This post describes the motivation for the TextKleaner workflow and provides instructions on how to use it. You can obtain the TextKleaner workflow from the KNIME Hub.
Confronting the first law of text analytics
The computational analysis of text — or text analytics for short — is a field that has come into its own in recent years. While computational tools for analysing text have been around for decades — the first notable example being The General Inquirer, developed in the 1960s — the need for such tools has become greater as the amount of textual data that permeates everyday life has increased. Websites, social media and other digital communication technologies have created vast and ever-expanding repositories of text, recording all kinds of human interactions. Meanwhile, more and more texts from previous eras are finding their way into digital form. While all kinds of scholarly, commercial and creative rewards await those who can make sense of this wealth of data, its sheer volume means that it cannot be comprehended in the old fashioned way (otherwise known as reading). Just as computers are largely responsible for generating and transmitting this data, they are indispensable for managing and understanding it.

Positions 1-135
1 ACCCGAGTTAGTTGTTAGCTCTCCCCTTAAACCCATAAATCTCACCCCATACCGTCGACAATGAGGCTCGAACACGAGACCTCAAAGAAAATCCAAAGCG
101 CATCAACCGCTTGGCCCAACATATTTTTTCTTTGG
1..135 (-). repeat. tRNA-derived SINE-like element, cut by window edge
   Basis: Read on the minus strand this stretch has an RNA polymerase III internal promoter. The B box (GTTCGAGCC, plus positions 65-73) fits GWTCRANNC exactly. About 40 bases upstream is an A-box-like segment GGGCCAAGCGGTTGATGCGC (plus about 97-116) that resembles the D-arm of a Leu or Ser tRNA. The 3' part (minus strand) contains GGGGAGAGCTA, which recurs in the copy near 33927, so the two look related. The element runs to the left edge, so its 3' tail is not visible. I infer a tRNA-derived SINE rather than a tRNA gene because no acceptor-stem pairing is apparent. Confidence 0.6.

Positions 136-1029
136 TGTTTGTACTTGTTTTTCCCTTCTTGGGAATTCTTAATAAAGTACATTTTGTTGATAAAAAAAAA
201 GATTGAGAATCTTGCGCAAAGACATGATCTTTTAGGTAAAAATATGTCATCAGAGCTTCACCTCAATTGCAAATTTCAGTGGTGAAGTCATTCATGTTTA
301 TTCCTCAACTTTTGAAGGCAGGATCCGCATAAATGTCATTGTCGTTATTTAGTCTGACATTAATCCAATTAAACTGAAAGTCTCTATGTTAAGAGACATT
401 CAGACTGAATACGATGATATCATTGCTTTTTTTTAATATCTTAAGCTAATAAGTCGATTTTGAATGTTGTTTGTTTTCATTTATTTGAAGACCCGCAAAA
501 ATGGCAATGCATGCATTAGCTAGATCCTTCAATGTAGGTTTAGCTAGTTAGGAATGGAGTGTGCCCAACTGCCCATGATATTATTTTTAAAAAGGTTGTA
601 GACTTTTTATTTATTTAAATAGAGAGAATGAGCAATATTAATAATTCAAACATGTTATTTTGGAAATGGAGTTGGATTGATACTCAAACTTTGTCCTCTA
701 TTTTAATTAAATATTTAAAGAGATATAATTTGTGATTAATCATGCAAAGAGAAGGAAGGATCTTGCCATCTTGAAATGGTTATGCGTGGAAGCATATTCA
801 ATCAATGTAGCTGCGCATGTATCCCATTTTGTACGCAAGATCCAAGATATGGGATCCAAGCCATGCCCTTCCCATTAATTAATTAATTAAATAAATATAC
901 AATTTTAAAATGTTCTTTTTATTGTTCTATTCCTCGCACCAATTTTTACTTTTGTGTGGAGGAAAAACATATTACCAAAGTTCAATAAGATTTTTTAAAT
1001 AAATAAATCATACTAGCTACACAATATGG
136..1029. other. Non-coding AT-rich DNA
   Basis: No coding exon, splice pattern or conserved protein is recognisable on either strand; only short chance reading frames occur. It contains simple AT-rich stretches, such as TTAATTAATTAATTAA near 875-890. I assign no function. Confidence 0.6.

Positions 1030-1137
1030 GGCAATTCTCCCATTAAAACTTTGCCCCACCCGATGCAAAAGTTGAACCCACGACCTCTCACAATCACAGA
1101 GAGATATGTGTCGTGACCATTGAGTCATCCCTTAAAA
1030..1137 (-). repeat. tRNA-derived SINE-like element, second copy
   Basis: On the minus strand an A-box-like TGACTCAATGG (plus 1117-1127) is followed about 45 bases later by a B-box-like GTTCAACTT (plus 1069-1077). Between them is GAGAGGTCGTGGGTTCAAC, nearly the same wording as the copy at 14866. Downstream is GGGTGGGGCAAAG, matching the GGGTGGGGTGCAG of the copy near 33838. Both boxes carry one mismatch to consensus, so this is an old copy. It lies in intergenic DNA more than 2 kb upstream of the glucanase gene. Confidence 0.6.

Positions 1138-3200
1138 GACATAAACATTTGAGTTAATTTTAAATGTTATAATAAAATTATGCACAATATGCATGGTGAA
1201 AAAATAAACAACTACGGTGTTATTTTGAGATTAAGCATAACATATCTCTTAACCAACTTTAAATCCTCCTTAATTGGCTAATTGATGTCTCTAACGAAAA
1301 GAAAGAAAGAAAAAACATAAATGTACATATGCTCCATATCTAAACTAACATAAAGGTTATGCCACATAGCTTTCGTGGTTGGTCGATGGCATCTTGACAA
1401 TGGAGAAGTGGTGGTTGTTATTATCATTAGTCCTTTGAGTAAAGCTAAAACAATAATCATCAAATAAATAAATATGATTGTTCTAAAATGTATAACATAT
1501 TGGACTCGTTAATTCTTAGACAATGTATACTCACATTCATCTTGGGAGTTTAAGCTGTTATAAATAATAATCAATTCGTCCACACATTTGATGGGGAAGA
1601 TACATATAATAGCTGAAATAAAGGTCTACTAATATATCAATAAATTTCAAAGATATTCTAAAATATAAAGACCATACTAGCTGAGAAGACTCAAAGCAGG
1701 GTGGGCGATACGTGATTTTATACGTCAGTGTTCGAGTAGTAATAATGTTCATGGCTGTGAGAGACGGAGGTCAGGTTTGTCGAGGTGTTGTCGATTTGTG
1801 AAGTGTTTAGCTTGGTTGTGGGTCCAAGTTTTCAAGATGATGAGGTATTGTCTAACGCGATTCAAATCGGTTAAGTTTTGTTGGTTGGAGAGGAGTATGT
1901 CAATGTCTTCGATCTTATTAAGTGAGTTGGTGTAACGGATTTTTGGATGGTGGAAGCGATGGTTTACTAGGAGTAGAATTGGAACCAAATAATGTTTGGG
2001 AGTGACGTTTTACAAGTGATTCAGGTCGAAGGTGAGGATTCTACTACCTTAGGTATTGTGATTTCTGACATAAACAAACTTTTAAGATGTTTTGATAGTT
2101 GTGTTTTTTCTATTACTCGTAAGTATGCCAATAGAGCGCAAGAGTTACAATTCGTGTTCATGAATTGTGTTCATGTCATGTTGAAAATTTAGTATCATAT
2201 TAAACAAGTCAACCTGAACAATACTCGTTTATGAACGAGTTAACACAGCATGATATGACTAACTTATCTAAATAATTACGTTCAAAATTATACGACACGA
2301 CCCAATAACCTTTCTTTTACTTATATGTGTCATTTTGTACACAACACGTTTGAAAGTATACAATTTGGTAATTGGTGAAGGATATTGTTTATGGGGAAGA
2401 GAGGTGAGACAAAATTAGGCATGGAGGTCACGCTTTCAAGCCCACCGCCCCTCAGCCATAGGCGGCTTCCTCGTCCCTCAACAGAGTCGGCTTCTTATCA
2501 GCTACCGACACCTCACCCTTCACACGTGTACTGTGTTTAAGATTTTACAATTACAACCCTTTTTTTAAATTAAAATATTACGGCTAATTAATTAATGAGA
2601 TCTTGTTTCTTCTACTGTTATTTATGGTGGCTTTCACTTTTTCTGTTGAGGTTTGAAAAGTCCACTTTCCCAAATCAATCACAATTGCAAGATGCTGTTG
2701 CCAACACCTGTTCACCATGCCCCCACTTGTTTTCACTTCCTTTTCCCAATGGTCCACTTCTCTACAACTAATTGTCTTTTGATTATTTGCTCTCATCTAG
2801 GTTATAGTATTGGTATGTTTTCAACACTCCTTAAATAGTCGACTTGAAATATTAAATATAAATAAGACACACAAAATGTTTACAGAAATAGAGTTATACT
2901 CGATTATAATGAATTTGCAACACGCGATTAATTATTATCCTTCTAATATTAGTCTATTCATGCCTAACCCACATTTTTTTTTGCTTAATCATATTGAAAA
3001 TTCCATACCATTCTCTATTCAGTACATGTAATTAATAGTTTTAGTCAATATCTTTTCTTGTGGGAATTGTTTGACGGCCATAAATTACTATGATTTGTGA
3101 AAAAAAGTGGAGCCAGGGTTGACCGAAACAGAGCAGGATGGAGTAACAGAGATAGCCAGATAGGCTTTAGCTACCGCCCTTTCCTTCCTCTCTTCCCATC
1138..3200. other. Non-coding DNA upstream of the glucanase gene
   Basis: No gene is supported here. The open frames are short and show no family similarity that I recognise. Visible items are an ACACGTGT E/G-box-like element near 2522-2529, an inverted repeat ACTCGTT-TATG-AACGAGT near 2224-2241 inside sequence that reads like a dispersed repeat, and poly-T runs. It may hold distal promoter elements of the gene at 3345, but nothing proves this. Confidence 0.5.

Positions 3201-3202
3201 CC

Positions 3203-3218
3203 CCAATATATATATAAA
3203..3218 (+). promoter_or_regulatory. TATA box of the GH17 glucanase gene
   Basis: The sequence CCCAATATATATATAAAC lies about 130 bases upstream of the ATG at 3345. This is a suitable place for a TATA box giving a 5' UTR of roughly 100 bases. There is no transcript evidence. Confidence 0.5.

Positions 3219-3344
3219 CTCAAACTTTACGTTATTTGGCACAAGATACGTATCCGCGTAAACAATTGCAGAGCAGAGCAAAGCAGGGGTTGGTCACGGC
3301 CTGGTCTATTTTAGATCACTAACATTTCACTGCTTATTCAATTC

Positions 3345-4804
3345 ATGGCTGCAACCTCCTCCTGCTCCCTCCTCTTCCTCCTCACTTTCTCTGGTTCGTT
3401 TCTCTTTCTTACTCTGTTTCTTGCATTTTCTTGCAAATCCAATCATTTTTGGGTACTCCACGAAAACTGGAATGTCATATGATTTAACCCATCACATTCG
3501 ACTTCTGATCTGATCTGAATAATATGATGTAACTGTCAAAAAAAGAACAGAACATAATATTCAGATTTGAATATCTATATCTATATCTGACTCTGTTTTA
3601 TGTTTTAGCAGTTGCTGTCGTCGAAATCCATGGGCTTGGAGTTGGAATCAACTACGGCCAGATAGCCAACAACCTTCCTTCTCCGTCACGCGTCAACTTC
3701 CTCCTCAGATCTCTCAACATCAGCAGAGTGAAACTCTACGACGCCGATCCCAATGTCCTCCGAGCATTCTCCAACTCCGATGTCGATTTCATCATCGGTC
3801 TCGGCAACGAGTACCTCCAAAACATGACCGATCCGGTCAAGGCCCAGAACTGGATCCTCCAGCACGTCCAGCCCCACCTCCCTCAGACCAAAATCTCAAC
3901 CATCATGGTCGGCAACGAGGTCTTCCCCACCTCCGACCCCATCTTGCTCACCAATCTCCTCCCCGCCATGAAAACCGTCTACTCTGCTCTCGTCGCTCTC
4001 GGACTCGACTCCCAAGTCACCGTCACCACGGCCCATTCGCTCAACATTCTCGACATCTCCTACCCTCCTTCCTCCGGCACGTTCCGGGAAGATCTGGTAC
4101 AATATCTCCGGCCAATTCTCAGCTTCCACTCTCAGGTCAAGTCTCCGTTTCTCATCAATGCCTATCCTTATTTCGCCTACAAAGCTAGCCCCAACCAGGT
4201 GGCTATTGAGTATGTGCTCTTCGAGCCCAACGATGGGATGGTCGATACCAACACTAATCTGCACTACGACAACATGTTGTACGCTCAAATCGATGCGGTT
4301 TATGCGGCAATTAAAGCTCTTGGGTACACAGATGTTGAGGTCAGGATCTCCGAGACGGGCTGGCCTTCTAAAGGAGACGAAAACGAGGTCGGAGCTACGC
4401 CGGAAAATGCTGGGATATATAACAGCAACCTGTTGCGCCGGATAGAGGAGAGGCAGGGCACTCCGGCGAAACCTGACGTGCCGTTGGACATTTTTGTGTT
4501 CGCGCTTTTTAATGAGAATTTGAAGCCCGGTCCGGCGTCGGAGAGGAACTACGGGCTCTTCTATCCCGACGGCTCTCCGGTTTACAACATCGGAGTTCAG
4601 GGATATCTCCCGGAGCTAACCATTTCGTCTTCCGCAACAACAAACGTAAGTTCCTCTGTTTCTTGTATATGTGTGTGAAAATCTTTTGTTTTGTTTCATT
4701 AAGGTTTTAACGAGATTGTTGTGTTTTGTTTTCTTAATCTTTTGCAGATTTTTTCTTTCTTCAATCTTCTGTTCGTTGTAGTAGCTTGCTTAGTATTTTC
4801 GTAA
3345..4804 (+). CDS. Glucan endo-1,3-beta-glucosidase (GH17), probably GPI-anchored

Thankfully, computers and the people who program them have both risen to the challenge of grappling with Big Text. As computers have become more and more powerful, the ways in which we use them have become more and more sophisticated. No longer a synonym for glorified word counting, computational text analysis now includes or intersects with fields such as natural language processing (NLP), machine learning and artificial intelligence. Simple formulas that compare word frequencies now work alongside complex algorithms that parse sentences, recognise names, detect sentiments, classify topics, and even compose original texts.
Such technologies are not the sole domain of tech giants and elite scientists, even if they do sit at the core of digital mega-infrastructures such as Google’s search engine or Amazon’s hivemind of personal assistants. Many of them are available as free or open-source software libraries, accessible to anyone with a well-specced laptop and a basic competence in computer science.
And yet, no matter how powerful and accessible these tools are, they have not altered a fact that, in my opinion, could be enshrined as the first law of text analytics — namely, that analysing text with computers is really hard. Continue reading TextKleaner – a Knime workflow for preparing large text datasets for analysis